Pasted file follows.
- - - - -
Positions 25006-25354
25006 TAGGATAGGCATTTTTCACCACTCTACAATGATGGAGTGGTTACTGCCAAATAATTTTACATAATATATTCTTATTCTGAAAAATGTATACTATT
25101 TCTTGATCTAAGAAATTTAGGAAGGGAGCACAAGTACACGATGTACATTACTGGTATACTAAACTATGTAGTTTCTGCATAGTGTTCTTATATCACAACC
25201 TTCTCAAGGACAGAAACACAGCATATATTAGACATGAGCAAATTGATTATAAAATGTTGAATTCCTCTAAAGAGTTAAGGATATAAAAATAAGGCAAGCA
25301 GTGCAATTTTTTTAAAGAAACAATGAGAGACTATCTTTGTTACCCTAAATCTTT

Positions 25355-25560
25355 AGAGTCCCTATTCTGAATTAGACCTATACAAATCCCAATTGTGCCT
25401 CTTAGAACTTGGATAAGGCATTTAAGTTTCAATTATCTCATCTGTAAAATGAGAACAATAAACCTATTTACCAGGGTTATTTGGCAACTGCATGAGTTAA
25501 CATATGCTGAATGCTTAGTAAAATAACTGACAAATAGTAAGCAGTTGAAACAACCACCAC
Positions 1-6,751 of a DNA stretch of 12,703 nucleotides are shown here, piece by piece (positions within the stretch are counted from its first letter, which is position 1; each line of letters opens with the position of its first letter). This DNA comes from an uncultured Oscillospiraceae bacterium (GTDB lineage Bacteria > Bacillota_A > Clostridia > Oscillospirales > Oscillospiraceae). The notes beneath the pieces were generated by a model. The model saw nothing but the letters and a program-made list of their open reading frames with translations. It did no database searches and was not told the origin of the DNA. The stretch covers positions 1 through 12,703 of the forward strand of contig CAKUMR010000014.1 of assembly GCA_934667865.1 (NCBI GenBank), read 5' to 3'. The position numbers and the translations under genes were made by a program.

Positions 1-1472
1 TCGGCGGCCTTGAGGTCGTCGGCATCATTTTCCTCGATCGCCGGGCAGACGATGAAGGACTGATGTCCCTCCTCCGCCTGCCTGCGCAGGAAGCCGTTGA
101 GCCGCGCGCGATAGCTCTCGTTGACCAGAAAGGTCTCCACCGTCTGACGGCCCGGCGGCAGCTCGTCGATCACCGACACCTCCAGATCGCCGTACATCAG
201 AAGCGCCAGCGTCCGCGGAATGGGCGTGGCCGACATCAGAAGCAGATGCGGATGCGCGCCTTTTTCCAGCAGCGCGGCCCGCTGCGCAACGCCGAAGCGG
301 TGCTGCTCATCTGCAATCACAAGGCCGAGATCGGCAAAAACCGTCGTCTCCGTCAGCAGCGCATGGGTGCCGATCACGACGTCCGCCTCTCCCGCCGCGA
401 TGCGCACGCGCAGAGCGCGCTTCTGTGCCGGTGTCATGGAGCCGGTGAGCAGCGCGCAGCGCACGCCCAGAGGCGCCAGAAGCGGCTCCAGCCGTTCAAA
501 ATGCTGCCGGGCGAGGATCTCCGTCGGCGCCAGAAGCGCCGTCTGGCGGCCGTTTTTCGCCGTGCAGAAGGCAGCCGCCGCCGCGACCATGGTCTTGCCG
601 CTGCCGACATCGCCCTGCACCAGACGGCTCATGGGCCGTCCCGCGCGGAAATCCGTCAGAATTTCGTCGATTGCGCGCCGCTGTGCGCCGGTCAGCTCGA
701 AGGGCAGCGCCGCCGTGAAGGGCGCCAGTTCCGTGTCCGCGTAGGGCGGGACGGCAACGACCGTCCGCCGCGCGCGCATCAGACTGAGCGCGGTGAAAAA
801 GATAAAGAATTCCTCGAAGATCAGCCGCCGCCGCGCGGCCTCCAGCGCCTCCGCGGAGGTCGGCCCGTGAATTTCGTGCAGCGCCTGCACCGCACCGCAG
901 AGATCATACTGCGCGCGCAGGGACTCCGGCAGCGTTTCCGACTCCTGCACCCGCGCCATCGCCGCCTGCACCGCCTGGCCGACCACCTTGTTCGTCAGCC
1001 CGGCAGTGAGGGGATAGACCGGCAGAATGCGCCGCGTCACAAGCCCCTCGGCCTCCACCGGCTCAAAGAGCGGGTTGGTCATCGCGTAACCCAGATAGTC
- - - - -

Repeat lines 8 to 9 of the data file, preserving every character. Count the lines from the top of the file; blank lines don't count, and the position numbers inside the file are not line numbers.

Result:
25401 CTTAGAACTTGGATAAGGCATTTAAGTTTCAATTATCTCATCTGTAAAATGAGAACAATAAACCTATTTACCAGGGTTATTTGGCAACTGCATGAGTTAA
25501 CATATGCTGAATGCTTAGTAAAATAACTGACAAATAGTAAGCAGTTGAAACAACCACCAC